For some Chinese-Americans, the Chinese diaspora is seldom thought of beyond the U.S., except perhaps when one travels to a foreign country and sees a Chinese restaurant or carryout – no matter what country they are visiting.
The approximately 40 million overseas Chinese make up a significant population of countries outside of China. A recent article shed insight into diaspora giving from Chinese living in Southeast Asia. The article, “Chinese Philanthropy in Southeast Asia: Between Continuity and Change“, by Thomas Menkhoff, a management professor at the Singapore Management University, focused on the increasing levels of wealth the increasing number of professionals in the ranks of overseas Chinese, and the family patriarchs who control family-owned conglomerates and dominate much of the region’s corporations.
Prof. Menkhoff writes:
While traditional stereotypes of ethnic Chinese in Southeast Asia as being particularistic and clannish continue to exist due to ignorance and lack of knowledge, examples of generous philanthropic acts initiated by ethnic Chinese – such as the Indonesian tycoon Putra Sampoerna or Singapore’s Lien Foundation which transcends ethnic and communal boundaries – suggest that there is not only a significant philanthropic potential amongst ethnic Chinese in the region, but also considerable change in terms of worldviews and identity formation. Nowadays, the second and third generation offspring of first generation Chinese immigrants are represented in all major professional fields, including science, engineering, finance, business and civil society. Along with their greater educational advancements, there has been a tremendous increase in affluence in Asia.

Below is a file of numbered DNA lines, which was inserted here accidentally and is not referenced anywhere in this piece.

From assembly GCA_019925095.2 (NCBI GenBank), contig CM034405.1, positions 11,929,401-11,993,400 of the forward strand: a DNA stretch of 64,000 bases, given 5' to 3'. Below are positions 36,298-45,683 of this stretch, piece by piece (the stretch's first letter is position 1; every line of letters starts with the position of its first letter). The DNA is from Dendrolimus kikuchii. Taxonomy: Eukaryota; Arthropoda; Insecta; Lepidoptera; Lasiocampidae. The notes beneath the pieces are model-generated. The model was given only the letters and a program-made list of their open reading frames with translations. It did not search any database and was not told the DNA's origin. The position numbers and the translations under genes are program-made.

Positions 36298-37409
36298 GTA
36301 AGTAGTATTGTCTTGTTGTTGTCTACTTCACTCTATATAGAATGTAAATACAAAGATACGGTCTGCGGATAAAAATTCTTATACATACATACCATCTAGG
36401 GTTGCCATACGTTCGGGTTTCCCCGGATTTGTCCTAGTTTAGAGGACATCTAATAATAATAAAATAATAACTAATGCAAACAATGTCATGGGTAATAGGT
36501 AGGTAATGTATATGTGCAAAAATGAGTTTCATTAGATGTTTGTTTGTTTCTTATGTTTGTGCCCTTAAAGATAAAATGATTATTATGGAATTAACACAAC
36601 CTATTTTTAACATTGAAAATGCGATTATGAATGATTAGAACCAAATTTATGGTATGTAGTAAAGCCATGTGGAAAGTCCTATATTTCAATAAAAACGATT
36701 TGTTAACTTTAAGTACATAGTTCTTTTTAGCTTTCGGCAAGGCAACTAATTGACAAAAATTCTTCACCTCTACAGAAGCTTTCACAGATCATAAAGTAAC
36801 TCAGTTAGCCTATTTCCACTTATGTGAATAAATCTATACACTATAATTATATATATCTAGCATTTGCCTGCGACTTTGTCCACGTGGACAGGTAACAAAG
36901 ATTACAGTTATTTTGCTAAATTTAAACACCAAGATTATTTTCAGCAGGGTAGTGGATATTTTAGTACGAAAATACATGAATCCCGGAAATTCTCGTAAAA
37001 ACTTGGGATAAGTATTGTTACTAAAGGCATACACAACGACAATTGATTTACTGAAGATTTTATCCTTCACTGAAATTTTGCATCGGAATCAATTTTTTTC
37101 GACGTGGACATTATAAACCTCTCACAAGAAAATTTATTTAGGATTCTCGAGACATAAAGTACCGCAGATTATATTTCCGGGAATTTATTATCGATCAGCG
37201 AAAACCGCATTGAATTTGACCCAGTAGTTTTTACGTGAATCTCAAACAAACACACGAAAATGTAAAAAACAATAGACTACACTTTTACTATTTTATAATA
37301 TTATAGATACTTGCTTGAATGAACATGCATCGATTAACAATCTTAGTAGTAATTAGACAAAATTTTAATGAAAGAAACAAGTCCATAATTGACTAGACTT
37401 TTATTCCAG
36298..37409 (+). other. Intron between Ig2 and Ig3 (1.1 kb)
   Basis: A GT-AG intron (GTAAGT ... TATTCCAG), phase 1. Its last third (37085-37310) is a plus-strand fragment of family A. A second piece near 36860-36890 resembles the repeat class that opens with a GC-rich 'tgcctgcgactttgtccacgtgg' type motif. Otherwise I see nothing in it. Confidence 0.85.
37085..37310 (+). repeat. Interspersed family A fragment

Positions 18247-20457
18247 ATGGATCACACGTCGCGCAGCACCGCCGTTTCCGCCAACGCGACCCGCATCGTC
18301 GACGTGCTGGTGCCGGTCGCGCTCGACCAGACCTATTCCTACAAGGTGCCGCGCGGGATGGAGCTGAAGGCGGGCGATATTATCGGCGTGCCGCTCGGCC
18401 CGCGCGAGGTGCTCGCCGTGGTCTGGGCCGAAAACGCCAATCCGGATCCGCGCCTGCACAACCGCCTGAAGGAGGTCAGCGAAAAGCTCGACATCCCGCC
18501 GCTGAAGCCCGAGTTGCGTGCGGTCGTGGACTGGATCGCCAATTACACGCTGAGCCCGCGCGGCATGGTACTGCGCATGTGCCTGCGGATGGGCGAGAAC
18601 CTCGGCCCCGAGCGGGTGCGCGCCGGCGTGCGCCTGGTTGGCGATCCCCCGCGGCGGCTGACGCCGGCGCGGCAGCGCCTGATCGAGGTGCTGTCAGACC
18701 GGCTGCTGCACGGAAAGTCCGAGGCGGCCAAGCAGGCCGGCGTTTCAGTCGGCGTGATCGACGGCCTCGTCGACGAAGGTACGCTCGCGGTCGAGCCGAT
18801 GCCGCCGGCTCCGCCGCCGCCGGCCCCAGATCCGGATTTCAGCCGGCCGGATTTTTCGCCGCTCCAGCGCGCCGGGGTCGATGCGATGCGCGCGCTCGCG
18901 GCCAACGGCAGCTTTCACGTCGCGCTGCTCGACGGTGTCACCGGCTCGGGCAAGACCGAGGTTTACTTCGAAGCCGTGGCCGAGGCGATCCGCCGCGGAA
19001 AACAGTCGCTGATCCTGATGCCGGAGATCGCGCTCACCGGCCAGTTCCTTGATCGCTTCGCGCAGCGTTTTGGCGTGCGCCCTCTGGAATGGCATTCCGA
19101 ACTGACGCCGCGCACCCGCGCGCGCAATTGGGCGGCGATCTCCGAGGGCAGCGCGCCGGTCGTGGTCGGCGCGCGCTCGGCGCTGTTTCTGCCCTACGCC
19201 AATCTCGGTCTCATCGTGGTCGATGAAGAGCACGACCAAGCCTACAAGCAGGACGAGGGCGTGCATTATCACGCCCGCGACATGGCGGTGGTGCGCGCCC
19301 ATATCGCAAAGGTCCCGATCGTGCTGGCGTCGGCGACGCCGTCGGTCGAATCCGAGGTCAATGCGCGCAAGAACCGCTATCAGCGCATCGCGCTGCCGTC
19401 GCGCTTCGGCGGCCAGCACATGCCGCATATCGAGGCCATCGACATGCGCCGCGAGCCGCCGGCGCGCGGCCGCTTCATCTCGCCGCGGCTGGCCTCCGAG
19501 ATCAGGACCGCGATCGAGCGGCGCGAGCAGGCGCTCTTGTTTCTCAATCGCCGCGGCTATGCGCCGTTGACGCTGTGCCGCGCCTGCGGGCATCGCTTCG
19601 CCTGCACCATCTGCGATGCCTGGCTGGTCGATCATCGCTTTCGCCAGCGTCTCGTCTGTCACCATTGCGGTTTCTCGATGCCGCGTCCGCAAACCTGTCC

Charitable giving by the Chinese in Southeast Asia tends to favor educational institutions, as well. The findings are relatively similar to the issues facing Chinese-Americans, except for maybe the number of large business-owning families. In all, the article is a solid analysis of Chinese philanthropy in the region, and one we will add to our resources page.